Many people have been increasing their intake of alcohol, which is easier to track because of sales, but this leads me to believe that illicit drugs are also being consumed more due to the overall depression that COVID-19 has put upon the world. The loss of social interactions, the loss of jobs, and the loss of loved ones is very devastating and can lead to a ‘who cares’ attitude and substance misuse,” Vanderah explains.

Adolescent Substance Use Increasing With Age

Young people have also contributed to Arizona’s drug and alcohol abuse trends. Even though Arizona’s health officials have long known that adolescents in the state use addictive substances like alcohol and “street drugs,” health experts are beginning to notice that adolescent substance use is increasing with age. According to data from Arizona’s 2019 State Health Assessment, high school students actually report using more addictive substances as they get older. Alcohol and marijuana are two of the most commonly used substances.

  • While only 11.5 percent of 8th graders report using alcohol in the past 30 days, 20.3 percent of 10th graders and 30.8 percent of 12th graders regularly consume alcohol.
  • Marijuana use among adolescents follows a similar pattern. In comparison to the 8.1 percent of 8th graders who smoke marijuana, 17 percent of 10th graders and 23.3 percent of 12th graders use the drug for recreational purposes.

Our Approach to Treating Drug & Alcohol Abuse

Here at StoneRidge Centers, we’re proud to call Arizona home and join in the state’s many efforts to combat drug and alcohol abuse. In addition to having recovery programs specifically dedicated to treating heroin, alcohol, prescription drug, and marijuana abuse, we take a different approach to treating substance use and mental health disorders.

We combine clinical treatment with expert-level brain science; since addiction and mental health disorders are chronic diseases that originate in the brain. By encouraging our patients to participate in a combination of evidence-based therapy techniques, nutrition, and exercise, we help our patients restore the brain to optimal health.

Long-term recovery from addiction challenges is possible and we can help you get there. Call us today at 928-583-7799 if you or a loved one have substance use challenges.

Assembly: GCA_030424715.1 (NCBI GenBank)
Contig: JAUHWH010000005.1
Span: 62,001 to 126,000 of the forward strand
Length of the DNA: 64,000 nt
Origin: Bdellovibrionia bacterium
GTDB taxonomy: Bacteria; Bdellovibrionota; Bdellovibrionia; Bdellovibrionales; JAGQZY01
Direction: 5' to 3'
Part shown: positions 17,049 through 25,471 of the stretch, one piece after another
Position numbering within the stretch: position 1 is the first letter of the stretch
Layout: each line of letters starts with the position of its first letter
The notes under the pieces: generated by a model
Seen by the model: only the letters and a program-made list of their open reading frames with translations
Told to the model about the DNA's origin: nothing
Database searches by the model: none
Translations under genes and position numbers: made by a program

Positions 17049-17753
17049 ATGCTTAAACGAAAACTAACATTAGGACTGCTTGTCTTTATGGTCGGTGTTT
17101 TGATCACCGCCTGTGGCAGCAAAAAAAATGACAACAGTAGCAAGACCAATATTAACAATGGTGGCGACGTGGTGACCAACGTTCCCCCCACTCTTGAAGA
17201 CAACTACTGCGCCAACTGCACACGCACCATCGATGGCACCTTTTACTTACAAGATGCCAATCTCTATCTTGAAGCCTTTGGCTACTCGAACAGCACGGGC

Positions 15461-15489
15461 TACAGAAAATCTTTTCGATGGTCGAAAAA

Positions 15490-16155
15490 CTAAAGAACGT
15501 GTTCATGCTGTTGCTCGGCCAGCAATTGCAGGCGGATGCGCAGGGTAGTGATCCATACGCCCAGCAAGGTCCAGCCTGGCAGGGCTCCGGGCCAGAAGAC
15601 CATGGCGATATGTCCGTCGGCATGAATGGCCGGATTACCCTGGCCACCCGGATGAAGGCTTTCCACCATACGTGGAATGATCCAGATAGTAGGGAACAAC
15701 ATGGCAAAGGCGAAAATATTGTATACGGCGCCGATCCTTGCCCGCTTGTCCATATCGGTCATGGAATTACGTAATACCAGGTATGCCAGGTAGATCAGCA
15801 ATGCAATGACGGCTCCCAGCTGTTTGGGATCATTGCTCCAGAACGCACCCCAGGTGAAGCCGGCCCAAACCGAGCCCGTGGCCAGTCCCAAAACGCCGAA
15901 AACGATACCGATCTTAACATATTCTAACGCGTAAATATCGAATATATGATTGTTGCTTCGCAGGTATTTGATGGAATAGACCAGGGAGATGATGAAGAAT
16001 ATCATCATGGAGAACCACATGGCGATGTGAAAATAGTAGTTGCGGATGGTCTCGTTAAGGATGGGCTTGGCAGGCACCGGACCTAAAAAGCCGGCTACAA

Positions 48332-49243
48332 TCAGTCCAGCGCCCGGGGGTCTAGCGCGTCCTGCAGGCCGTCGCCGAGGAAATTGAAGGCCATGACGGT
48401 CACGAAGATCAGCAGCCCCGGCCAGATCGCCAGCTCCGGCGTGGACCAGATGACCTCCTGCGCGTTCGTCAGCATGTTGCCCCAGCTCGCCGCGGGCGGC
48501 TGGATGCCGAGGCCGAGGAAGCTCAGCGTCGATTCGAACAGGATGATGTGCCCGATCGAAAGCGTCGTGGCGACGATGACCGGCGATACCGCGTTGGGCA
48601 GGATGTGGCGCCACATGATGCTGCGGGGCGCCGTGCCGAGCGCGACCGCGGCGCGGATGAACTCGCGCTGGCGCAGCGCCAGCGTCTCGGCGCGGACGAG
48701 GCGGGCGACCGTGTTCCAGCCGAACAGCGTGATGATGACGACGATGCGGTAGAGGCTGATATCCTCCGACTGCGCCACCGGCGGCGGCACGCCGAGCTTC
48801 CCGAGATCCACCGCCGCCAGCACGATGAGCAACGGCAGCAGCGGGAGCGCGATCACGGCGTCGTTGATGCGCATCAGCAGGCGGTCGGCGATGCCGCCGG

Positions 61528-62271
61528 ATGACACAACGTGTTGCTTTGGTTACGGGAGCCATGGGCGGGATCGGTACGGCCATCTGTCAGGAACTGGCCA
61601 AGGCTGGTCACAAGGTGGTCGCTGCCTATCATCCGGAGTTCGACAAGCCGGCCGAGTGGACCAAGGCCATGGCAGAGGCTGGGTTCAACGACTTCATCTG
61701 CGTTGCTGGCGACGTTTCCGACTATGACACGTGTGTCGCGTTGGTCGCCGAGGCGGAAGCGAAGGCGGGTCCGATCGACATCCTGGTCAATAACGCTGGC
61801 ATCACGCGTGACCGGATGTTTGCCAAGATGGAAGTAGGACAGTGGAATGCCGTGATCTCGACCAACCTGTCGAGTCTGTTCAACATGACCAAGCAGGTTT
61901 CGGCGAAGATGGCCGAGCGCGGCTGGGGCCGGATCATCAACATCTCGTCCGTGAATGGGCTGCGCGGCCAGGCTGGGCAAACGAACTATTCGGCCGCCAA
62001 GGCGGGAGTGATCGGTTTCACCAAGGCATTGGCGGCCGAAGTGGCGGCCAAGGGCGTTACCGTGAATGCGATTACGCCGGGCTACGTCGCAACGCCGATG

References:

  1. https://www.azpm.org/p/home-articles-news/2019/2/1/145516-us-border-agency-announces-biggest-ever-fentanyl-bust-worth-35m/
  2. https://tucson.com/news/local/crime-and-courts/arizona-border-bust-cocaine-fentanyl-and-heroin-but-no-marijuana-in-iguana-statue/article_920af9e8-574c-11ea-828b-b3c43ba745d3.html

Innovative, Evidence-Based Therapies

Because mental health and addiction concerns are so often interconnected, we utilize research-based approaches with evidence-based outcomes that promote overall healing and recovery.

magnet icon

Transcranial Magnetic Stimulation (TMS)
This low-impact magnetic stimulation activates neurons inside the brain, relieving symptoms associated with depression and anxiety.

brain icon

qEEG/Brain Mapping
Using brain scanning and readings, we create a map of our patients' brains, helping us develop more targeted and effective treatments.

brainwave activity icon

Neurofeedback
This process assists patients in visualizing their own brain functionality through continuous EEG readings.

medical IV bag icon

Spravato Therapy
We use carefully monitored doses of Spravato to help patients struggling with complex mental health disorders, including severe depression.

brain and head icon

Cognitive Behavioral Therapy (CBT)
Patients use this practice to help reframe intrusive or negative thought patterns and develop coping techniques for long-term recovery.

balanced scales icon

Dialectical Behavior Therapy (DBT)
This practice helps patients learn to regulate emotions, communicate more effectively, and process their own thoughts and feelings..

eye icon

Eye Movement Desensitization (EMDR)
Licensed and trained therapists guide patients through this technique for managing stress and anxiety on an ongoing basis.

single person icon

Individual Therapy
Patients experience one-on-one therapy sessions with a licensed therapist to provide a safe and private place to recover and heal.

group icon

Group/Family Therapy
Patients can practice the skills and techniques they have learned in treatment with others in a safe, therapist-guided space. .
Contact Us +
close slider
 
Share This